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UPDATE:

It has been a year and a half and it is now happening again! (same exact presentation.) It started happening again when it started getting cold out and is still going on now. Took it to the mechanic that swapped out the radiator and he's stumped.

No leaks, but couldn't the head gasket be leaking on the inside? How would I know if the head gasket needs replacing?


Been noticing lately that my heater stopped working and temp climbs to red. Came to find out that I had no coolant in engine.

Filled it up. Problem is that it still happens.

Now, radiator full, Heater works fine, but if I drive it for a while, temp climbs and heater stops working. Took it in. Mechanic said coolant pump was leaking. replaced it, and temp sensor.

still happens!

Here is how I can reproduce problem: Drive with high RPMs for about 15-20 minutes. I put it in Low 3, and got on the highway for about 10 minutes. This kept the RPM gauge up to about 4 or 5. temp gauge climbs rapidly once it decides to start.

I drove home after that point never letting the rpm gauge go higher than 1 and a half. (if I did, temp would rise rapidly). coasting in neutral makes it go down. The heater being on has no effect, however, once the temp gauge climbs rapidly, all heat from heater vanishes.

The heater starts working again if the temp goes down (meaning I lowered rpms long enough to let things cool down) when I got home I arranged it that I got back in the driveway with the temp gauge almost in the red. I then put the car in neutral and raced the engine, keeping the RPMs up to 5 for 2 minutes. It had no effect (temp did not climb) I let the engine cool down a little and tried again in Neutral. no go. unable to make temp climb while parked.

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Which engine does your Subaru have? The 2.5L? What mileage is on the engine? –  Timo Geusch Mar 28 '12 at 17:29
    
Did the mechanic replace the thermostat as well? Was it bled properly after all of those items were replaced? –  Dude318is Mar 28 '12 at 23:06
    
So the radiator swap mentioned below didn't solve the problem long term? –  Bob Cross Dec 8 '13 at 21:33
    
The thermostat and radiator cap was replaced. No changes –  KevinDeus Dec 12 '13 at 7:57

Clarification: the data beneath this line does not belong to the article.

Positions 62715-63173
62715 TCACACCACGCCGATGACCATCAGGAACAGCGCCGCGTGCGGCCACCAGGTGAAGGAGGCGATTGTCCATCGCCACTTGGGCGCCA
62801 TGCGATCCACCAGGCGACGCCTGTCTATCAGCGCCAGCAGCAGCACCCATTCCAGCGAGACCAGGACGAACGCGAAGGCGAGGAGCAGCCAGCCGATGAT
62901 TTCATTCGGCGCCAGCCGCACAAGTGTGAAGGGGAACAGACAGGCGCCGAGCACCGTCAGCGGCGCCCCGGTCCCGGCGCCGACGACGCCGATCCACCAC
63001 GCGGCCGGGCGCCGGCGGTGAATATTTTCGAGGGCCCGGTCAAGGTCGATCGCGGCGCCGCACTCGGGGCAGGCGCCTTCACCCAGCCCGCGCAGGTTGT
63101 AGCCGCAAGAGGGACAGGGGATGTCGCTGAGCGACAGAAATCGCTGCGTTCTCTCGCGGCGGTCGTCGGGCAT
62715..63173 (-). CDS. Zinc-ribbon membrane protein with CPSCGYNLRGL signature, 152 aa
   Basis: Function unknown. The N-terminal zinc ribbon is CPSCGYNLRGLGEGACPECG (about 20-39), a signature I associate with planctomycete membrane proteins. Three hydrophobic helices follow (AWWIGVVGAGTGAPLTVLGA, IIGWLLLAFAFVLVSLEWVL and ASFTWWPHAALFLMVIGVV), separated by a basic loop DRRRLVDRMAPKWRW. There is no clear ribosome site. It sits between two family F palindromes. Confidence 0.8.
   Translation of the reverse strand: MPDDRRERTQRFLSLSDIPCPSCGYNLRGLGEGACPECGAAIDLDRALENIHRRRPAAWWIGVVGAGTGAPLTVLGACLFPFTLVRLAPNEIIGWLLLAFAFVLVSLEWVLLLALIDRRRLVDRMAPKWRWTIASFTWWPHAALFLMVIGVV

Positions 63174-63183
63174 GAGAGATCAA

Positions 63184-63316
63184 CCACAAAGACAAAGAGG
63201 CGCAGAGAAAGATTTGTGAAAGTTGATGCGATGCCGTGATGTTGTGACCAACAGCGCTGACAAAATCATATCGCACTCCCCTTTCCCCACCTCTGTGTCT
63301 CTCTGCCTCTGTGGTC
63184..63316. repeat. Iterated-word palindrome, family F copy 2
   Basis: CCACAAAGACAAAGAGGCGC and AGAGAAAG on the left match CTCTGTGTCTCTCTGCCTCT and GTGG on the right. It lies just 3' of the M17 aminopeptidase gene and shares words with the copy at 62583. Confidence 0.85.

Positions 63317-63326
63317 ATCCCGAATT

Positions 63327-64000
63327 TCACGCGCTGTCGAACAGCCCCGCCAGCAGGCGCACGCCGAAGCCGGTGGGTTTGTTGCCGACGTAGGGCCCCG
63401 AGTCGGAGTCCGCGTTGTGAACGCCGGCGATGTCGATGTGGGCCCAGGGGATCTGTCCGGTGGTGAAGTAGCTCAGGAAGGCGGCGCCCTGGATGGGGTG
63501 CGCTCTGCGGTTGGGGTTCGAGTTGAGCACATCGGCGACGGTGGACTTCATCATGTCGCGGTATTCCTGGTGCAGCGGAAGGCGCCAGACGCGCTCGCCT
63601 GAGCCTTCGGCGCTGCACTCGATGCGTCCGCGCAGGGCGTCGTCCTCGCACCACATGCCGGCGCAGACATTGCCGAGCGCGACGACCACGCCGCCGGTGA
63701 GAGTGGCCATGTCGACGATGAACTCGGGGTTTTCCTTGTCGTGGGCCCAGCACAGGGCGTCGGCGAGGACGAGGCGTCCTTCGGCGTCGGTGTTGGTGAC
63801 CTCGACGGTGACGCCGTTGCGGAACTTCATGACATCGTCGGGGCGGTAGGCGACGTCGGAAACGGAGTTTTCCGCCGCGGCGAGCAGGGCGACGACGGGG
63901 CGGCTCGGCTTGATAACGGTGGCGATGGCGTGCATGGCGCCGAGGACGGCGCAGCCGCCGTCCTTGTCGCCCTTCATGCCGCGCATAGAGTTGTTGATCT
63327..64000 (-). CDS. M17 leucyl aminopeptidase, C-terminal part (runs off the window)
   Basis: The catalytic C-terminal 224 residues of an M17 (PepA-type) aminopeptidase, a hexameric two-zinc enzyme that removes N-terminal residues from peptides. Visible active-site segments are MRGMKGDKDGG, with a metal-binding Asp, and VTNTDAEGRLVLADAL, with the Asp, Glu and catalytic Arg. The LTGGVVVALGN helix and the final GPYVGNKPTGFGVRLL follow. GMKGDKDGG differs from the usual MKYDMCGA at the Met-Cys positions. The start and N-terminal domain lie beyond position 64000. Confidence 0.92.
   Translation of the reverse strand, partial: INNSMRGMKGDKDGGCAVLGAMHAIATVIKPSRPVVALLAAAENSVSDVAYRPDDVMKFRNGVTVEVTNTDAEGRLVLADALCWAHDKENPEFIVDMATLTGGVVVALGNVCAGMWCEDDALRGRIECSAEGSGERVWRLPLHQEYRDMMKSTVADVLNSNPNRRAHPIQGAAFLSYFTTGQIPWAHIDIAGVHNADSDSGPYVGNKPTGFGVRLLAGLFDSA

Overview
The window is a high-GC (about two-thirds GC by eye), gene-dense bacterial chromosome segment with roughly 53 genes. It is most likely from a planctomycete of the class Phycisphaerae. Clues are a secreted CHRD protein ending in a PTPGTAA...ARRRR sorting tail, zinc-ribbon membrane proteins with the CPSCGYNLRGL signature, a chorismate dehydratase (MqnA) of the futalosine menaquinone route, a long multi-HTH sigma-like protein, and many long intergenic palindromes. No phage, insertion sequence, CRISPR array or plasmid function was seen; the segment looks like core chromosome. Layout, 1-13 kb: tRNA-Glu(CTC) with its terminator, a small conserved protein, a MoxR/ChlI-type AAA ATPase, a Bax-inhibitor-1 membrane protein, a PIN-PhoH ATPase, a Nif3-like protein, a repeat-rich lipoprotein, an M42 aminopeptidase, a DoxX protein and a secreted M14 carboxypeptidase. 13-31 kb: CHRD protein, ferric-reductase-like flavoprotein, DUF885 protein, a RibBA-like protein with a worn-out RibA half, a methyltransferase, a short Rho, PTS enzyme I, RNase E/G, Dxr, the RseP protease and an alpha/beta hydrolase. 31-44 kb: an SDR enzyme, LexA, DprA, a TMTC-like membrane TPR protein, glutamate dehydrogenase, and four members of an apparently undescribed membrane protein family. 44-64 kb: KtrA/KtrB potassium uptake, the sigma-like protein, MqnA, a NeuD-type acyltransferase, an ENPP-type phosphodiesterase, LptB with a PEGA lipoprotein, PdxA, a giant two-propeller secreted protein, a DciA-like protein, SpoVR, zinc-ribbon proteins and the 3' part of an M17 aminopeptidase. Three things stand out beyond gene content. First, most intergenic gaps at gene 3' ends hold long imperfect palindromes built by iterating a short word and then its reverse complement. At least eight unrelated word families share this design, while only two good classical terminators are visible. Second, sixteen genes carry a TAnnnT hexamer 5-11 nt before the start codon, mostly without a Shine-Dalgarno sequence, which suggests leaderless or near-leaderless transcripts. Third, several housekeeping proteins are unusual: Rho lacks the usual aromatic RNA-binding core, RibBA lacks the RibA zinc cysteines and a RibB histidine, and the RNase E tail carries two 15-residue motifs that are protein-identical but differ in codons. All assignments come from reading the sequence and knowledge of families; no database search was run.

1  
Did you get it solved? Do you still need more information? –  Larry Dec 15 '13 at 18:09

4 Answers 4

Sounds like either air in the cooling system or a bad thermostat (although it'd be a weird failure mode for the thermostat). Strange that you can't reproduce it when the car's parked, though. How are your motor mounts? I'm just wondering if there could be a problem with one of them that allows the motor to move more than it should under load. This could stretch or kink some of the coolant lines (possibly), which might explain why your interior heat goes away too. Maybe take a look at any coolant lines you can identify and see if they show signs of creasing or twisting.

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It would make sense why it would not happen while the car is in park. There is a difference when the engine is under load, for one, it heats up more. (my reason for driving in L3). –  KevinDeus Mar 30 '12 at 17:36

It sounds like a bad head gasket if everything else is in working order. Hot gases are introduced into the cooling system under load(hence why it goes down when you let off).

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would it be a good idea for me to buy head gasket sealant as a precaution? (as in.. will it ruin an engine that is not leaking?) barsproducts.com/catalog/view/… –  KevinDeus Dec 7 '13 at 23:45

We wound up swapping out the radiator, and that solved it.

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Based on your edit above, this didn't solve the problem - any other information? –  Bob Cross Dec 9 '13 at 12:44
    
no new behaviors have manifested. It presents the same now as it did before. (in my description above) –  KevinDeus Dec 12 '13 at 7:53
    
I guess its worth it to note that this started happening after a cold snap started here. I have been reading that cold weather can cause problems with the head gasket –  KevinDeus Dec 12 '13 at 7:56

They make a head gasket leak detector kit to determine if it's leaking. I would be surprised if you mechanic didn't have one. If he or she doesn't they are not that expensive.

Here is an example below

enter image description here

See my answer here for more info.

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My mechanic did leak detection tests and said there were no leaks. As I only see this issue when the system is under load, I'd have to say that this method would only detect issues while the car is moving. –  KevinDeus Dec 15 '13 at 23:03
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@KevinDeus This is different from a leak test, did he use one of these or a pressure tester? The pressure tester won't always catch a head gasket leak. Combustion leak detectors will detect even a seeping head gasket if the directions are followed. This tool measures the amount of CO2 that's in the cooling system. –  Larry Dec 16 '13 at 0:50

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